This is a question that I get asked quite a lot! Although counselling and psychotherapy are often considered as interchangeable terms there are differences. Here’s my attempt to explain them. I use both in my practice depending on who I’m working with and what they bring to the therapy room.
Counselling could be described as talking therapy. It is usually a short-term process that deals with present issues or problems. Counselling can help you to identify and process difficult emotions, manage conflict and improve communication in all your relationships. Clients have worked with me to positively address all sorts of issues usually coming for around six up to twelve sessions. Over the weeks the presenting problem resolves and settles, with a level of peace or reconciliation.
Psychotherapy delves deeper, it takes longer and you have to be willing to ‘do the work’.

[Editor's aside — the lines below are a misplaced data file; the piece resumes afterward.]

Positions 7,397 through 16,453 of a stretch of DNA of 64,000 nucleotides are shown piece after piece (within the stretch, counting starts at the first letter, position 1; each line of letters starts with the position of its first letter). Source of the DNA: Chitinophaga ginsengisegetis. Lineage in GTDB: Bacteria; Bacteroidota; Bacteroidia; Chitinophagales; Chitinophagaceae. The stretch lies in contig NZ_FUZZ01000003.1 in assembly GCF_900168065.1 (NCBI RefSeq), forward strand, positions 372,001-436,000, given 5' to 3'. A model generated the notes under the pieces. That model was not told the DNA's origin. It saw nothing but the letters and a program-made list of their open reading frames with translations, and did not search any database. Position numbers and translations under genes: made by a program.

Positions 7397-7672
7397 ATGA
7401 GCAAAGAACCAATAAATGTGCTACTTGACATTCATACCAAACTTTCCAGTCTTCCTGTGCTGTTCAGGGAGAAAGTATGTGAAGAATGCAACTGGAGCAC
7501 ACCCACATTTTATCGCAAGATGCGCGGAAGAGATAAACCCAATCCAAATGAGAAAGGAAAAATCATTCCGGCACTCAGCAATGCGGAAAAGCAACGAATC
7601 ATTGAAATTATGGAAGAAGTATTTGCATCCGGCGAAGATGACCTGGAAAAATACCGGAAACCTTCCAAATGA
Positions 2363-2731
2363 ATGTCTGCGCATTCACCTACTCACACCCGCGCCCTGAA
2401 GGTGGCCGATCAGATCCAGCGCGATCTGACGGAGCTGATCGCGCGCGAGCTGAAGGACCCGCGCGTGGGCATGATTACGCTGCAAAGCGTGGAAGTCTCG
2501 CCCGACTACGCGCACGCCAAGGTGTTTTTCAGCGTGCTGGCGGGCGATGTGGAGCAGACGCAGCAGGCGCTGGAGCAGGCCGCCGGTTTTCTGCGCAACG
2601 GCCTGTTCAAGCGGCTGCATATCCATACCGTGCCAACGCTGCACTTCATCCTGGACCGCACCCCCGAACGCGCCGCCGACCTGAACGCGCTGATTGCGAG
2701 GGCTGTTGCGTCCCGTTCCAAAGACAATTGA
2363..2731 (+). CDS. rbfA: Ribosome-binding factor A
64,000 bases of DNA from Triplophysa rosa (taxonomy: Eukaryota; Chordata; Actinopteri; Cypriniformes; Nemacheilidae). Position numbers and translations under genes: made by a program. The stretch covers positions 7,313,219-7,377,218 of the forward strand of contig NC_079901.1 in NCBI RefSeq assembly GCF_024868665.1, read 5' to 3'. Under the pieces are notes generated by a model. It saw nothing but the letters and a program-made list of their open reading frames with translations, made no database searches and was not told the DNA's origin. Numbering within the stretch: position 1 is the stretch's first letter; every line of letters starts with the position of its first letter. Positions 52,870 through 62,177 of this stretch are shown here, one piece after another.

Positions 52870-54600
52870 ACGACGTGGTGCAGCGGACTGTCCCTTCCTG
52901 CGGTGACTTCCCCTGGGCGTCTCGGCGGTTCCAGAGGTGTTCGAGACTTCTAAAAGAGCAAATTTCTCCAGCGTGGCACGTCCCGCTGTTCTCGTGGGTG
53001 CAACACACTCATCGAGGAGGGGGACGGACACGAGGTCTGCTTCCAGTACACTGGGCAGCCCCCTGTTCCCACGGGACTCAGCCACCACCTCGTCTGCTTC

It’s a bit like breaking open a rock and seeing what’s inside. It takes time, patience and perseverance.
Psychotherapy takes a look at your long-standing attitudes and behaviour. It links what’s happened to you in the past to what’s happening in your life right now. When you uncover root causes to thinking, feeling and behaviour you can increase your self-awareness. Dramatic changes in perspective can happen and you feel empowered as you gradually become free of your unconscious triggers. I use Transactional Analysis (TA) in psychotherapy. It’s a wonderful model as the theory is straightforward to explain. TA makes sense to every person I’ve used it with and it allows us to be creative and use our intuition.